Ground Penetrating Radar

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Drain Lines Marked

We Made History!

GPR Survey Solves Problem of Past, Present and Future

Connecticut, US - The situation was one that many cities and towns are currently facing. A small cemetery adjacent to a church, dating back several centuries, has a very limited amount of space left. There are a multitude of people that wanted to be buried in this particular cemetery. In addition, many of these people want to be buried with their families. Sub-Surface Informational Surveys, Inc. (SIS), of East Longmeadow, MA provided the answers the sexton and church board members were looking for. The company conducted a ground penetrating radar survey over a period of three days "to survey for the presence of suspected bodies, vaults and unknown anomalies within an assortment of designated pathways for the purpose of authentication and lot availability for future burials."

Because of the small size for some of the pathways, a traverse grid with a 2' to 3' spacing (rather than the usual 5' spacing) was used to conduct the survey to better define any existing suspected anomalies, Paul Bacon, Vice President of SIS, explains, "We were able to identify a large number of anomalies that should not have been there. There were a number of areas where anomalies were in their correct lot, while some lots had suspected anomalies in them that could not be accounted for. Areas of concentration were the pathways and access roads within the cemetery. Some of the anomalies were on the wrong side of the headstones, extending into the pathways and access roads. Church officials then determined that no heavy equipment would be allowed to pass over these areas."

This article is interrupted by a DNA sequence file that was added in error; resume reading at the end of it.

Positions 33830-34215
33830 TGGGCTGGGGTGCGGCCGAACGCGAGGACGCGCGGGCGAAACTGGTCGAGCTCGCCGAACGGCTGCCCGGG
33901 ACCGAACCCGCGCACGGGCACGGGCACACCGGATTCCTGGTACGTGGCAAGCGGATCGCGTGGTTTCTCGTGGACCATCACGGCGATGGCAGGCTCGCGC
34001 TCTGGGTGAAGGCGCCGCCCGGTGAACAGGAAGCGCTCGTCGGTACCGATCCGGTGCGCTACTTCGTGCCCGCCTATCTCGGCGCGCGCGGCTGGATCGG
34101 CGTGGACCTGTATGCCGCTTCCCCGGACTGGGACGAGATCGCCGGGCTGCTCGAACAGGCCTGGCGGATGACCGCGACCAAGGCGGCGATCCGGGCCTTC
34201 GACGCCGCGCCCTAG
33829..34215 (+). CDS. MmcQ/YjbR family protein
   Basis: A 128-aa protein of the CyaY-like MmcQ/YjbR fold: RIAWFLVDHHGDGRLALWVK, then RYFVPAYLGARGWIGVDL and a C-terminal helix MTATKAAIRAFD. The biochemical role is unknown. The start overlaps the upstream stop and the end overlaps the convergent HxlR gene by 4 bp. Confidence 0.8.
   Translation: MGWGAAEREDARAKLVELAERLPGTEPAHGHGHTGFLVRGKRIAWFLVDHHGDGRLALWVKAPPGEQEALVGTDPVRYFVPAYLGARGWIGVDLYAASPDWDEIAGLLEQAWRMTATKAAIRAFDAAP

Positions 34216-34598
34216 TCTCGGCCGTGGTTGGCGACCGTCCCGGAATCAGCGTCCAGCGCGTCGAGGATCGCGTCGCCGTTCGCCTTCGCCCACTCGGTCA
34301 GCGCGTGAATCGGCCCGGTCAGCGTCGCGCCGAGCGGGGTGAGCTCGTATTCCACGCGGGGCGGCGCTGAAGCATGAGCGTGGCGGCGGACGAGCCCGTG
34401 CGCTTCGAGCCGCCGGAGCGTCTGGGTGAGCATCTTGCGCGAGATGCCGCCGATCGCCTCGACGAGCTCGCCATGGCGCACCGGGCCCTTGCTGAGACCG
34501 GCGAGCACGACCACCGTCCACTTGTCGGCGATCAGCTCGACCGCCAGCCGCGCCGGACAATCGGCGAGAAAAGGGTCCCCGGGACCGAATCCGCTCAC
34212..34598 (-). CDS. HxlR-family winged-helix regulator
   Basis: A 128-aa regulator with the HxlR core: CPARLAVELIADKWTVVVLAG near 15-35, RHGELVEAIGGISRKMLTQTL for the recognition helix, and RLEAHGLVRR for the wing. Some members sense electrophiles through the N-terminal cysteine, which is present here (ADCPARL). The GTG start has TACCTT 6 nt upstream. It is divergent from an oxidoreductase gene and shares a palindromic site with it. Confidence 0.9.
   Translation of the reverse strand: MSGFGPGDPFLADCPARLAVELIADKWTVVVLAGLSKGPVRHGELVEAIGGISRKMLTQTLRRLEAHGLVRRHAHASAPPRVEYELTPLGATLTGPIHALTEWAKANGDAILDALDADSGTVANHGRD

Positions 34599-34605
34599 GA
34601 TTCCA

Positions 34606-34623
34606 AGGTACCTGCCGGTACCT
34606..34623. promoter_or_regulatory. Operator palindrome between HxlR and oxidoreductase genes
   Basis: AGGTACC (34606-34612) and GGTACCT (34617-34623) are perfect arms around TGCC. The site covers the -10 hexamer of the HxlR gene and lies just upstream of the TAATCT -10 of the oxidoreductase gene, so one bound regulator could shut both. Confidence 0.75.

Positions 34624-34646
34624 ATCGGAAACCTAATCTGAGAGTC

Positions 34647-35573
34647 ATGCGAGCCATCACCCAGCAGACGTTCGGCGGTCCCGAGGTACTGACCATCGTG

Bacon states, "The end result was that the sexton and members of the board were able to determine, with adjustments, a way to take care of all of the family members upon their deaths. This was extremely beneficial to the town and to the church."